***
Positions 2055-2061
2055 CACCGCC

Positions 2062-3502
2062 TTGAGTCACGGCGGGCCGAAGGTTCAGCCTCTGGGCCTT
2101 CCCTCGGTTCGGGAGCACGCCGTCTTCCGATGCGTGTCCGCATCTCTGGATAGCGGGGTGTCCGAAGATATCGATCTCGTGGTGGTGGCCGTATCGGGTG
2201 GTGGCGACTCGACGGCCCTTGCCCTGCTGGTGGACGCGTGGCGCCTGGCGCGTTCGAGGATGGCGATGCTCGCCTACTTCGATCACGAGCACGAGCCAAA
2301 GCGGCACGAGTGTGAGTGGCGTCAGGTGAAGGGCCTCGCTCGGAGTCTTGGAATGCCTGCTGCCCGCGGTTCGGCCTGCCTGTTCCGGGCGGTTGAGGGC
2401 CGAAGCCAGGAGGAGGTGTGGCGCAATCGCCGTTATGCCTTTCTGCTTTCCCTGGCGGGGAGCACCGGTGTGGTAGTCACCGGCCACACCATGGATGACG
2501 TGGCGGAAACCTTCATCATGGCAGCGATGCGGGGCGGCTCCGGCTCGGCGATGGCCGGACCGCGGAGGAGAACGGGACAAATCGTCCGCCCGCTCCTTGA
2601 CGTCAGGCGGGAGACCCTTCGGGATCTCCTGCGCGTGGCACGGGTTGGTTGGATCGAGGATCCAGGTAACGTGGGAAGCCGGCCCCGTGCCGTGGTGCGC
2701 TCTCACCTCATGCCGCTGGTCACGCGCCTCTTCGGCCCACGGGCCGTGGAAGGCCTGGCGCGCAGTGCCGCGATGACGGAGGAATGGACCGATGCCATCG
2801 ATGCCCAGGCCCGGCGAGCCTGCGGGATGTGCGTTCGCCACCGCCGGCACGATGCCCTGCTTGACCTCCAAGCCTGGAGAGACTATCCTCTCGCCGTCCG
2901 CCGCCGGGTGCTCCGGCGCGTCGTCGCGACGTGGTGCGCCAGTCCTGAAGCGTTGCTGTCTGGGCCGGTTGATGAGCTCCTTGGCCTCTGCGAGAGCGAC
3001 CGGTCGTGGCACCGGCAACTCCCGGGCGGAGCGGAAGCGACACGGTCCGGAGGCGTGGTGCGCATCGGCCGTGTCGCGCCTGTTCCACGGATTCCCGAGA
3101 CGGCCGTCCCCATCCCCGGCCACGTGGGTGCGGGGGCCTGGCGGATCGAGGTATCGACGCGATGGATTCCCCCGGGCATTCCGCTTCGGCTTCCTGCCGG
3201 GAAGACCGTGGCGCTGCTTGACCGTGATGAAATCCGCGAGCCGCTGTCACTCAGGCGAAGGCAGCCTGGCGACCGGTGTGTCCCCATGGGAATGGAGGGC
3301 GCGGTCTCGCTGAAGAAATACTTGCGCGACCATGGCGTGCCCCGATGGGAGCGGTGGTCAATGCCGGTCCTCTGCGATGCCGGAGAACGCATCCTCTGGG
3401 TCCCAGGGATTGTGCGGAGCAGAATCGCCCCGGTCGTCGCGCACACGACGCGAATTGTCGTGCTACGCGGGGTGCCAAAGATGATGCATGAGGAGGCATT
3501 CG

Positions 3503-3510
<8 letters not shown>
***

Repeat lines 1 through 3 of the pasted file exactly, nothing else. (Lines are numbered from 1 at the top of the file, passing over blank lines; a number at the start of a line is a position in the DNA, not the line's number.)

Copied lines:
Positions 2055-2061
2055 CACCGCC

Positions 2062-3502